I had a few depressed attempts throughout the years, but it wasn't until my parents hospitalized me that I flat out went for broke. I cannot remember it at all (the actual action of the attempt); I did it in a totally unconscious state. I punched out a window and grabbed a shard of glass, but some interns heard the glass shatter and managed to grab me. Next thing I knew was that someone was sitting on me and asking if I was ready to calm down.

Today, I am so glad to be alive. I am in a wonderfully good relationship with a beautiful person, I feel good about myself (overall) and I want to see where love and life go together. What amazes me most, though, is just how much my life has changed over the years. I could never ever have predicted how it would change; I never would have guessed I'd end up where I am, now.

Still -- I understand it when people reach their limits. There's only so much any one person can take, and she or he is the only one who knows how much that really is. I am amazed I'm alive, and it's really just a lucky break that I am. But back then... well, I wasn't at all glad to be alive and I did feel utterly overwhelmed, completely undone. I was fortunate: there was time enough for things to change. I was even more fortunate that things did change.
posted by Moody834 at 8:39 PM on March 16, 2006

Btw: excellent post and wonderful comments. Leaves me thinking that we (all of us, collectively, generally) need to love each other better; we need to love us better.
posted by Moody834 at 8:42 PM on March 16, 2006

Wow. Just wow.

I can honestly count myself amongst those who have never seriously considered suicide, regardless of the shit I've been asked to deal with. (And I've had to deal with some shit...We're all at some point asked to deal with some shit.) I've always felt there was an intrinsic beauty to life, the world, nature, music, etc. that overpowered my dark times and I am honestly sorry in the most non-snarky way to anyone who has ever thought or thinks this isn't the case.

I would say the low point of my quarter century on this planet was the day before I was supposed to graduate high school, when a good friend of my group decided not to come celebrate by taking a swim with us, and went home and shot himself instead. He did this in his parent's bedroom with his brothers gun with no note, in a swirl of symbolism (his bro worked for Big Oil in some third word country, the parent thing I don't and don't want to understand). He came from a well off family, some descendants of some archaic royalty in Scotland. Got booted out of Exeter (a super exclusive private HS here in New England) during some drug sweep after an overdose at the school. Basically, he was hanging on to a joint in his dorm at the wrong time. He came to our public school, which is how I came to know him. At the time, I was estranged from my parents and had recently spent some time locked up. My life was an utter mess at this point, I was living with a friend's family and I had just been told I wouldn't be able to graduate with my friends on stage. Minor stuff in retrospect, but at that point it really did mean the world to me.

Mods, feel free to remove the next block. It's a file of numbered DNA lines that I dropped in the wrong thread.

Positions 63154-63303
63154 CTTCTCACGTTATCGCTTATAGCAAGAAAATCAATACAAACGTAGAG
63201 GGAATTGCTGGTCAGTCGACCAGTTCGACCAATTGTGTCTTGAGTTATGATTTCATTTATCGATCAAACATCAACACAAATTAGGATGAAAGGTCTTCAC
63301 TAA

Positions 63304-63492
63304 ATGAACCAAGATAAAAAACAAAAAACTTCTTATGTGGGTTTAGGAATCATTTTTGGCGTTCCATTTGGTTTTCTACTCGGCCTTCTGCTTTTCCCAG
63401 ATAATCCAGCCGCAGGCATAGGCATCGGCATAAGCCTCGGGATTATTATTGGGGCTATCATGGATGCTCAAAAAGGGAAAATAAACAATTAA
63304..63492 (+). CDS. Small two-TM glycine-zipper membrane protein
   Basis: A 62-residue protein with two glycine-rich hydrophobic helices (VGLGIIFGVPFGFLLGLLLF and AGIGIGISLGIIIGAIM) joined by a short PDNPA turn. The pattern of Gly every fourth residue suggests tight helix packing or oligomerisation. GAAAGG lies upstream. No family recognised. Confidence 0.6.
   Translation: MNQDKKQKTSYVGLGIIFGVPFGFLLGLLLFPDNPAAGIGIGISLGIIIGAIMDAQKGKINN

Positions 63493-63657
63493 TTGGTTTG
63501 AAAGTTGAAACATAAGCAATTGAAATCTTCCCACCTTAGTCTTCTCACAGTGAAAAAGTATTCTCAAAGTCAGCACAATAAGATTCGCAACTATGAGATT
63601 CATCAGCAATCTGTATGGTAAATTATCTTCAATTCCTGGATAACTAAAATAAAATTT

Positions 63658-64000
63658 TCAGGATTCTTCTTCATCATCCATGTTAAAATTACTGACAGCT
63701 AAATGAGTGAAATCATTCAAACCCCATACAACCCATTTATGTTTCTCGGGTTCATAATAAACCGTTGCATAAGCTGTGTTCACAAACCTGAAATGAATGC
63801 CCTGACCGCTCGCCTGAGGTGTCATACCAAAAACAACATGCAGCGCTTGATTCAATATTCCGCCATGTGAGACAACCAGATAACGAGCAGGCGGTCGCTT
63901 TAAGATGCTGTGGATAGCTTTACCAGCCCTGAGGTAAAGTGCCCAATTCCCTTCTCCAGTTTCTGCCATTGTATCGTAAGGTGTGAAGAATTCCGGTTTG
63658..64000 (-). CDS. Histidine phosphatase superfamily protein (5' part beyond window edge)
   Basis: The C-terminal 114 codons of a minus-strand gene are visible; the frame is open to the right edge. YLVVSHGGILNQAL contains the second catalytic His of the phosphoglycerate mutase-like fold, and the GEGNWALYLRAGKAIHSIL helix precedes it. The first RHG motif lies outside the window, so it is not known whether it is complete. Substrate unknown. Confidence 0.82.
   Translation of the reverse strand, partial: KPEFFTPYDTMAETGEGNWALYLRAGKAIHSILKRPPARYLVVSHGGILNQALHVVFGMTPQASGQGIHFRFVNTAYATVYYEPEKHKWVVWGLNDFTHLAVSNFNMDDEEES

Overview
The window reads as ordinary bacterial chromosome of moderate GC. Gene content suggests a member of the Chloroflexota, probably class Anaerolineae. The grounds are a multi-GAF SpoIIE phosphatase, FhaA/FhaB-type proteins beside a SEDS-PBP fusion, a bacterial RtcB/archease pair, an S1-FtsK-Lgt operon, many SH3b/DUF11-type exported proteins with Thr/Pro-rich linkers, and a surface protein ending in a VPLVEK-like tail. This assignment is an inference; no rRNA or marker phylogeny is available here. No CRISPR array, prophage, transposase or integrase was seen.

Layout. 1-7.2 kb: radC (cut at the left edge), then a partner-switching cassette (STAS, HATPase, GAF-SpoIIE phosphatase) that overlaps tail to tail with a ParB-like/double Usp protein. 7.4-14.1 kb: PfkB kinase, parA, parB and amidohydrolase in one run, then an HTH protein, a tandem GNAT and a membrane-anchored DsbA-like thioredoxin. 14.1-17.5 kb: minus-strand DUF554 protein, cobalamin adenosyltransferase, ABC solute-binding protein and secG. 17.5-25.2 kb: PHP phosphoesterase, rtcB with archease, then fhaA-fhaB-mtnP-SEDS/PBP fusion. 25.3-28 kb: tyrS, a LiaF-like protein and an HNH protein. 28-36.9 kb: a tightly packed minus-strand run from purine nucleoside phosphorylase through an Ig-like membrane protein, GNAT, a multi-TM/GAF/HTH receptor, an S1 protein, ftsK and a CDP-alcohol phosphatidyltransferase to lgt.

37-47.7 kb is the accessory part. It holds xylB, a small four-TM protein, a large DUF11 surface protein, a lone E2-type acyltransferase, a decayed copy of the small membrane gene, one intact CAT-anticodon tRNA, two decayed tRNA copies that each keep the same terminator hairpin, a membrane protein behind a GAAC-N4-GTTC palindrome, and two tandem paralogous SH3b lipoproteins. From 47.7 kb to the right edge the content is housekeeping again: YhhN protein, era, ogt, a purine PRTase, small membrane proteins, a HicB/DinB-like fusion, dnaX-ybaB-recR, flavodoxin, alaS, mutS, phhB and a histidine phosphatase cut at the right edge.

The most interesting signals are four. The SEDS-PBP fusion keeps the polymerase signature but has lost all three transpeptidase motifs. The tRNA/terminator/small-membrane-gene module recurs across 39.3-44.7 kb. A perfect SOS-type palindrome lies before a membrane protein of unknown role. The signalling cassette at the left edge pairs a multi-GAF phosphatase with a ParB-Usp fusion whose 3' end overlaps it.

Looking back, what I remember from the moments and hours and days after finding out was...Anger. White knuckled, clenched fisted anger. Anger like I have never felt before in my life, and I hope to never feel again. He had so much to live for is a cliche thing to say, but I've never known it to be as true. I didn't attend my high school graduation, I finished my requirements and got the diploma but never wanted the ceremonies involved to remind me of how angry I was that day.

Thank you very much for this fantastic post. Thanks for the reasons above, and thanks because a friend of a friend could use this right now in the hopes of avoiding what I and countless others have been through. Also, thank you to those who have talked about their experiences in this thread, which I will pass along to the person in need at the moment. I think that almost everyone knows someone to pass this along to for some reason or another, and once more I thank you for that opportunity.